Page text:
More than three million pounds of garbage ends up in Lake Ontario every year according to a recent study by Matthew Hoffman and Eric Hittinger at RIT.
Hoffman is an assistant professor at the school of mathematical sciences at RIT and uses his background in weather modeling to track trash across the Great Lakes. “If you just look at the populations,” said Hoffman, “You would probably estimate that there would be a few thousand pounds of trash floating in Lake Ontario.”
He says a large portion of small plastic comes down to Lake Ontario from other lakes and streams. The trash can sometimes form islands on the lake, but do not stick around for long.
“We did not see them at all in our models. You do see these small periods of time where you do see accumulations, but you get strong wind events that wipe that out, so you don’t get accumulations in the middle, what that means is probably more of that ends up on the shores,” said Hoffman.
A good portion of trash sinks and ends up at the bottom of the lake. Some of this can be eaten by fish and cause problems with the ecosystem.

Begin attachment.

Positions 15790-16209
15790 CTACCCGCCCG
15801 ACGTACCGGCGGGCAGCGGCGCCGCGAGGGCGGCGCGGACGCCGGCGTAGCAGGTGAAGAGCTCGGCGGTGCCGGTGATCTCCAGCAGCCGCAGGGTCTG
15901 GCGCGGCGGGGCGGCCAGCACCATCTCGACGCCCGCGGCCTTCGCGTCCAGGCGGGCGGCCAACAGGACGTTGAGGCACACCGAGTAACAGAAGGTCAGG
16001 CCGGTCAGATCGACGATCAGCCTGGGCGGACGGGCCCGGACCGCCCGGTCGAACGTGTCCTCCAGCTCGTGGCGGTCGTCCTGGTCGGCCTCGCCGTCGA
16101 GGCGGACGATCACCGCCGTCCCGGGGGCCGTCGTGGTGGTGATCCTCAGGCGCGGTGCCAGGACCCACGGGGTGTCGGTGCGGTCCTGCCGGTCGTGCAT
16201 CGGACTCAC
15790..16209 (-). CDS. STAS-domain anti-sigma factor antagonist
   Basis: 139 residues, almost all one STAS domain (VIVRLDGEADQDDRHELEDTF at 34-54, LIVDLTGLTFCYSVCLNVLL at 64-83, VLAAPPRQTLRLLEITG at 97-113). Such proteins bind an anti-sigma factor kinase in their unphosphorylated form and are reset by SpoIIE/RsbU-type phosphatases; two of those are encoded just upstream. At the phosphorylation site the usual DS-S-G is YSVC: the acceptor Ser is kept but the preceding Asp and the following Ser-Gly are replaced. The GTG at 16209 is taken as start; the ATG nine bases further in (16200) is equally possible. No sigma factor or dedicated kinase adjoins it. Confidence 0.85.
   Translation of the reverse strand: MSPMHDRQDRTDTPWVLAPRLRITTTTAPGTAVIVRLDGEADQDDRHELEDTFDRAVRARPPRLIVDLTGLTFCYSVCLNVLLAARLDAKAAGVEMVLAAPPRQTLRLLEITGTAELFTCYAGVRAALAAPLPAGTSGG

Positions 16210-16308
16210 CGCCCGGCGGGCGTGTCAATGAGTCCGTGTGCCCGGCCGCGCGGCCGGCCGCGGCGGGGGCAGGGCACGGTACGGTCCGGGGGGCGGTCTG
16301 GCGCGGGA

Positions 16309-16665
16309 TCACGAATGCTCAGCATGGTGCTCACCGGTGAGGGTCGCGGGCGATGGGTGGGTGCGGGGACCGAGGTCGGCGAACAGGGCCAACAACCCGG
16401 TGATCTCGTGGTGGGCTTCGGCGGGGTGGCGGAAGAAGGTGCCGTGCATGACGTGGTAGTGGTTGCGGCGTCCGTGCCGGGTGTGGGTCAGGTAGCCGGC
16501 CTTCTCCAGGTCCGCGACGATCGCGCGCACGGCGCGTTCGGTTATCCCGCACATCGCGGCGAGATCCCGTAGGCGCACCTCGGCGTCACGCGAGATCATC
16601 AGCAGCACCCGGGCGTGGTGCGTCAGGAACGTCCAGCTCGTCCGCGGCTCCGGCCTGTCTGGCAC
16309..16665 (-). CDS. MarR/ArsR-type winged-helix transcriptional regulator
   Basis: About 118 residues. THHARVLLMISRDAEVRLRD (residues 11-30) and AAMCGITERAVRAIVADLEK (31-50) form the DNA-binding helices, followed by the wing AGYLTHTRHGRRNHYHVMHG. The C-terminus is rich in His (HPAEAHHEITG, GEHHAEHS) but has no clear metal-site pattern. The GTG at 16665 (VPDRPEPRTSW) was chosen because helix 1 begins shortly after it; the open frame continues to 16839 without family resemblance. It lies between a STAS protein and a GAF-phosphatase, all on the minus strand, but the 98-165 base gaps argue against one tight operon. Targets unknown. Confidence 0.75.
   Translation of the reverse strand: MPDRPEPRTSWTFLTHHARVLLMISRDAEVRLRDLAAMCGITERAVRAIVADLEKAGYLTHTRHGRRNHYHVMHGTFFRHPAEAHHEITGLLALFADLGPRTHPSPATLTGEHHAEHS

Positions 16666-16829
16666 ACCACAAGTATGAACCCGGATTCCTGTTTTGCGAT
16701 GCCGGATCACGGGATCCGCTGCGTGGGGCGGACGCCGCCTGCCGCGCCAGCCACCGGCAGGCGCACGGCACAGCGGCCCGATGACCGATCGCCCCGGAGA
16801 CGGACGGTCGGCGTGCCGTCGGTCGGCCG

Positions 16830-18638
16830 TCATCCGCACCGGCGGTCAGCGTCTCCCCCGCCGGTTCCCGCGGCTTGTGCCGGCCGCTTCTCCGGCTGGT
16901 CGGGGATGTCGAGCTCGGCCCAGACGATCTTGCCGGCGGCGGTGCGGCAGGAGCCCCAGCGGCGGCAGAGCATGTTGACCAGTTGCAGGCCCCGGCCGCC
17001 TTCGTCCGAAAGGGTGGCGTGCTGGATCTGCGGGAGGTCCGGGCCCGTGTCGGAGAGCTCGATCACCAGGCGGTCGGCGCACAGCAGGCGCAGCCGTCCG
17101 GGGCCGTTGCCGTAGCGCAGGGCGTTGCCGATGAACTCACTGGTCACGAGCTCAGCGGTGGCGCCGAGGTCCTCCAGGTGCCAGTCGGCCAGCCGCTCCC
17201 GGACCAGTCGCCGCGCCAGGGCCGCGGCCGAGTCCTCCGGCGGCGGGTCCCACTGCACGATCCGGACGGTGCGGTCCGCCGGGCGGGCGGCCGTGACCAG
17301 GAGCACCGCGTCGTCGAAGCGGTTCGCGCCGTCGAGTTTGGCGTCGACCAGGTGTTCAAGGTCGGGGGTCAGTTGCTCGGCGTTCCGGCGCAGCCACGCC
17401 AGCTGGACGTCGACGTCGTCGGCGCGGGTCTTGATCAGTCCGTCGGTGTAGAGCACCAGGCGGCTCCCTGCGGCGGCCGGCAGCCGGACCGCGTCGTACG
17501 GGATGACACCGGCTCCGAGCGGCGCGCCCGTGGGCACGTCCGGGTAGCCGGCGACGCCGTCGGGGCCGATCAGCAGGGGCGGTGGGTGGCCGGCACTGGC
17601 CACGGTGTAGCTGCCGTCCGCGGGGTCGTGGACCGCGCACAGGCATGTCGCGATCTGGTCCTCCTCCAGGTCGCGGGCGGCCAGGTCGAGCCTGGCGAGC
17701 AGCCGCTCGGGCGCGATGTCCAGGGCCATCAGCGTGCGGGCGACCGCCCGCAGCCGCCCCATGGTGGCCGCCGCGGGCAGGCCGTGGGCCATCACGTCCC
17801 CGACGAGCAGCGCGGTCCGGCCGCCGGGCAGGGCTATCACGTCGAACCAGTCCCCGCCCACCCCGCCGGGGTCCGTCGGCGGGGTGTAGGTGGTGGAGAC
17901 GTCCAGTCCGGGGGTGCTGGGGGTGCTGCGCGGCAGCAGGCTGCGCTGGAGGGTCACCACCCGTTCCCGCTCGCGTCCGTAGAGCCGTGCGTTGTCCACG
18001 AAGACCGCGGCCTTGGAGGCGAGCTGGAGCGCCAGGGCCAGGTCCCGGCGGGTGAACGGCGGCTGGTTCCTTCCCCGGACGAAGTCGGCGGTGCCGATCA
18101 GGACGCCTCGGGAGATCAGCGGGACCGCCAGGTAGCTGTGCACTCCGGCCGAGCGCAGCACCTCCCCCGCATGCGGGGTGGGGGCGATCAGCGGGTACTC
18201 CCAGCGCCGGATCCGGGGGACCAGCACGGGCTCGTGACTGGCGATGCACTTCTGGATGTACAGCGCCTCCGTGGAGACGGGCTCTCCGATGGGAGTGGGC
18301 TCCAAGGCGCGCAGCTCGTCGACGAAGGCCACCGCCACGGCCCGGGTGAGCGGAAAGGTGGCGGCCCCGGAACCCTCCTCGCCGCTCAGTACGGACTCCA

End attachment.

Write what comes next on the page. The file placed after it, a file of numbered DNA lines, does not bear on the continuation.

“A lot of the trash breaks down over time and that’s adding nutrients to the water body,” said Paul Sawyko, coordinator of the Water Education Collaborative. “Depending on what the objects are, could add dyes and other chemicals that could be toxic to certain organisms.”
He coordinates clean ups every spring and fall with one main message. “People need to clean up after themselves. That’s the bottom line. Too much litter. They just let it go. They really just need to clean up after themselves and it helps out a lot,” said Sawyko.
Certain steps have been taken to slow down the flow of trash into lakes and oceans. One of those is a federal ban on micro beads in beauty products to take place on July 1, 2017.